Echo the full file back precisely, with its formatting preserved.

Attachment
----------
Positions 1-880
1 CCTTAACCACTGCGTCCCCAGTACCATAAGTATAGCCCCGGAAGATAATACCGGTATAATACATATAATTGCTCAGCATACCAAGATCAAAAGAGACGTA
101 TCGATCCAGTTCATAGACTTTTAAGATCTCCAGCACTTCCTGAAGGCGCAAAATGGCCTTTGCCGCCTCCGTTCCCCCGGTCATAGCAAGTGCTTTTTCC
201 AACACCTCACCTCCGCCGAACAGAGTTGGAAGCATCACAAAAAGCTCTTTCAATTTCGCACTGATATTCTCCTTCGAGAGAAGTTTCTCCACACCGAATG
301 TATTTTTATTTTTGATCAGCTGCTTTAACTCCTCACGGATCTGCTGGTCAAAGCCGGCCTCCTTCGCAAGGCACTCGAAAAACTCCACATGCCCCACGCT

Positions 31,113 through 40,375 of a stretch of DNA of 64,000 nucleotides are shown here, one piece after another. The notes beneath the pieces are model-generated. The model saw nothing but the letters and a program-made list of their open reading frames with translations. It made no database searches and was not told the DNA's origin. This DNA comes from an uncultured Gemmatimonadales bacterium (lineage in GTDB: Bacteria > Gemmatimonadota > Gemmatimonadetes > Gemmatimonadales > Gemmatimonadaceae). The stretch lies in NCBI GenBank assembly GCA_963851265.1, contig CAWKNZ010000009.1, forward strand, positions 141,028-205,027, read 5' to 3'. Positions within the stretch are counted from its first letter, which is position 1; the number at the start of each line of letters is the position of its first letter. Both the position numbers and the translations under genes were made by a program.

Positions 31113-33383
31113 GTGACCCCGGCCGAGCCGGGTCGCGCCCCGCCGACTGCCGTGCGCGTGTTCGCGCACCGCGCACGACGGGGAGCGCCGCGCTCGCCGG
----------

Positions 1-880
1 CCTTAACCACTGCGTCCCCAGTACCATAAGTATAGCCCCGGAAGATAATACCGGTATAATACATATAATTGCTCAGCATACCAAGATCAAAAGAGACGTA
101 TCGATCCAGTTCATAGACTTTTAAGATCTCCAGCACTTCCTGAAGGCGCAAAATGGCCTTTGCCGCCTCCGTTCCCCCGGTCATAGCAAGTGCTTTTTCC
201 AACACCTCACCTCCGCCGAACAGAGTTGGAAGCATCACAAAAAGCTCTTTCAATTTCGCACTGATATTCTCCTTCGAGAGAAGTTTCTCCACACCGAATG
301 TATTTTTATTTTTGATCAGCTGCTTTAACTCCTCACGGATCTGCTGGTCAAAGCCGGCCTCCTTCGCAAGGCACTCGAAAAACTCCACATGCCCCACGCT

Positions 31,113 through 40,375 of a stretch of DNA of 64,000 nucleotides are shown here, one piece after another. The notes beneath the pieces are model-generated. The model saw nothing but the letters and a program-made list of their open reading frames with translations. It made no database searches and was not told the DNA's origin. This DNA comes from an uncultured Gemmatimonadales bacterium (lineage in GTDB: Bacteria > Gemmatimonadota > Gemmatimonadetes > Gemmatimonadales > Gemmatimonadaceae). The stretch lies in NCBI GenBank assembly GCA_963851265.1, contig CAWKNZ010000009.1, forward strand, positions 141,028-205,027, read 5' to 3'. Positions within the stretch are counted from its first letter, which is position 1; the number at the start of each line of letters is the position of its first letter. Both the position numbers and the translations under genes were made by a program.

Positions 31113-33383
31113 GTGACCCCGGCCGAGCCGGGTCGCGCCCCGCCGACTGCCGTGCGCGTGTTCGCGCACCGCGCACGACGGGGAGCGCCGCGCTCGCCGG